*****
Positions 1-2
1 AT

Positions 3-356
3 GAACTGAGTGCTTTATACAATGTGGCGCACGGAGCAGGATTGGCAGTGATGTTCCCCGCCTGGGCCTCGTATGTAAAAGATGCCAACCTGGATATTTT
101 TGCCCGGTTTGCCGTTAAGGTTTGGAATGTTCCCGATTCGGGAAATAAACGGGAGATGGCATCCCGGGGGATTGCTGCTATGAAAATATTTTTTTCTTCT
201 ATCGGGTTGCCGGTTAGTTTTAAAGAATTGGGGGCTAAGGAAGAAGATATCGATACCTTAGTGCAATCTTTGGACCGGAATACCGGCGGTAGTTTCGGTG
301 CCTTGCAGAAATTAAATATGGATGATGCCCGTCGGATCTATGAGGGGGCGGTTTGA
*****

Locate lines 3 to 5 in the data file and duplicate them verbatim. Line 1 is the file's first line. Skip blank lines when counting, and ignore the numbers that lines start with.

Positions 3-356
3 GAACTGAGTGCTTTATACAATGTGGCGCACGGAGCAGGATTGGCAGTGATGTTCCCCGCCTGGGCCTCGTATGTAAAAGATGCCAACCTGGATATTTT
101 TGCCCGGTTTGCCGTTAAGGTTTGGAATGTTCCCGATTCGGGAAATAAACGGGAGATGGCATCCCGGGGGATTGCTGCTATGAAAATATTTTTTTCTTCT